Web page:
Tag Archives: moles

Toxins: Mystery Solutions

For class today, students will watch Life’s Rocky Start from NOVA.  While watching the video, students will complete a worksheet to help them identify the key learning from throughout the video.  The worksheet should be turned in at the end of class.

Update: May 10 – thank you to Mrs. C for substituting for me yesterday.  The students were in her capable hands and did a great job staying engaged through the video.  For today, students worked through the Lesson 83 Worksheet.  We approached Part 1 as a thought experiment and notes from the whiteboard are pictured below.  The Lesson 83 PowerPoint is included for reference.

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Toxins: Molecular Views

Our work today involved thinking about solutions from a molecular perspective.  Students briefly reviewed yesterday’s Gummy Bear portion of the lab via the ChemCatalyst on slide 3 of the Lesson 81 PowerPoint.  Students then received the Lesson 81 Worksheet and the Particle Views Handout.  The handout was used in Part 1 of the worksheet.  For Part 2, students assembled into groups and gathered around lab stations to gain experience diluting a 3.0 M stock solution to a 1.5 M solution.  They also observed how two different volumes of a solution with the same concentration both appear the same color.  The lesson helped illustrate the connection between molarity (M), particle density, and the number of moles (particle number) in a solution.  Pictures from the white board are shown below.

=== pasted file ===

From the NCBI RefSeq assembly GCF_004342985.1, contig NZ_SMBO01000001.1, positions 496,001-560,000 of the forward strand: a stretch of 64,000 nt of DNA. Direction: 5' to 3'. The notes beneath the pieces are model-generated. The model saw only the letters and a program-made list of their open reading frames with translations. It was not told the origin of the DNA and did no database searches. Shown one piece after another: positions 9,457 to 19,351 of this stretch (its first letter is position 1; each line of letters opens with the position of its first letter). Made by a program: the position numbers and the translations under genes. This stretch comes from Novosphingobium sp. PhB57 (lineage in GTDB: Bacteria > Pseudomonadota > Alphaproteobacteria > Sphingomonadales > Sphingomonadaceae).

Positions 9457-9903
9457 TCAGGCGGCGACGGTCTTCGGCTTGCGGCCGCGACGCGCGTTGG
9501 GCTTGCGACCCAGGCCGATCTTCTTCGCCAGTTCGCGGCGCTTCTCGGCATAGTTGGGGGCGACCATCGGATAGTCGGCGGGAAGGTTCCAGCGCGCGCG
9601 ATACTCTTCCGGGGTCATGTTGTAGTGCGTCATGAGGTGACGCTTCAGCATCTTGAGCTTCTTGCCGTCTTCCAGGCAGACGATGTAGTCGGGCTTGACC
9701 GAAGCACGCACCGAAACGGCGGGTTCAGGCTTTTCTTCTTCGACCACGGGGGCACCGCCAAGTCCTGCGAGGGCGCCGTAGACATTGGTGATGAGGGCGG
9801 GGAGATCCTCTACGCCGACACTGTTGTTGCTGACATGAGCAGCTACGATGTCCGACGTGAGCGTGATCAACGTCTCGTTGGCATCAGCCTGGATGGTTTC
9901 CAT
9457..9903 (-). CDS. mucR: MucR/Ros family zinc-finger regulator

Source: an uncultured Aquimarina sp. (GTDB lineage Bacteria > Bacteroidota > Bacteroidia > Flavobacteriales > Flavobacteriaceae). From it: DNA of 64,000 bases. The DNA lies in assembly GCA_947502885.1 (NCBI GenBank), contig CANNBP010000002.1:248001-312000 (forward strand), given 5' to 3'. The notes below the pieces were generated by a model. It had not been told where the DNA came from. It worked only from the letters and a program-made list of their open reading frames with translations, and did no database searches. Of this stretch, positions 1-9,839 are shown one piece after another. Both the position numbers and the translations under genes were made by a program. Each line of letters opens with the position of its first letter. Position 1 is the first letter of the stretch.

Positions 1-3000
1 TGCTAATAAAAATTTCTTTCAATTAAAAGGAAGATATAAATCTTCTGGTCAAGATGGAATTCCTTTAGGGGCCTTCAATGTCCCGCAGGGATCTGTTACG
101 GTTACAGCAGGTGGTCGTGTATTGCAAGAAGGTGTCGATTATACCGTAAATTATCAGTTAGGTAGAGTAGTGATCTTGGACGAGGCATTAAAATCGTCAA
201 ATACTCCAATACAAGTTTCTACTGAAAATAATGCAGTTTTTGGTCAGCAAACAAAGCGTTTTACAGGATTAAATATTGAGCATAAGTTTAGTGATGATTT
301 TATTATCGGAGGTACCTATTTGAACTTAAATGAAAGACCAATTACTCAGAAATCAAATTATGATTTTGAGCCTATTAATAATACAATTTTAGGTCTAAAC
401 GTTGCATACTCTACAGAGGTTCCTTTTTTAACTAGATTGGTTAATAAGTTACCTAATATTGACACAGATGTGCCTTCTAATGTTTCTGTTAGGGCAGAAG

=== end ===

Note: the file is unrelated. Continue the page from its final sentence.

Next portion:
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Toxins: Mass-Mole Conversions

Lesson 78 provided students with additional practice converting from mass to moles and from moles to mass.  The Lesson 78 PowerPoint ChemCatalyst activity asked students to predict whether arsenic (As), arsenic oxide (As2O3), or arsenic sulfide (As2S3) was most toxic.  Students had to consider how many atoms of arsenic are in each molecule, and which has more molecules in a fixed mass.  Some of the work from the entry task is shown below:

For the Lesson 78 Worksheet, students worked in pairs to complete the questions.  For homework, students were assigned questions 5-8 from the textbook.

Weather: Ideal Gas Law

After several lessons learning about the component parts and relationships mathematically connecting pressure, volume, temperature, and number of particles, the Ideal Gas Law was revealed.  We worked through the Lesson 64 worksheet and then watched a Crash Course video on the Ideal Gas Law:

After the video, we worked through Lesson 65 textbook problems 3 and 5.  The notes from the white board are shown below.  The Lesson 65 PowerPoint and Lesson 65 Worksheet are available for students who would like to see them.  We did not use either today in class, and the Lesson 65 Worksheet was not assigned.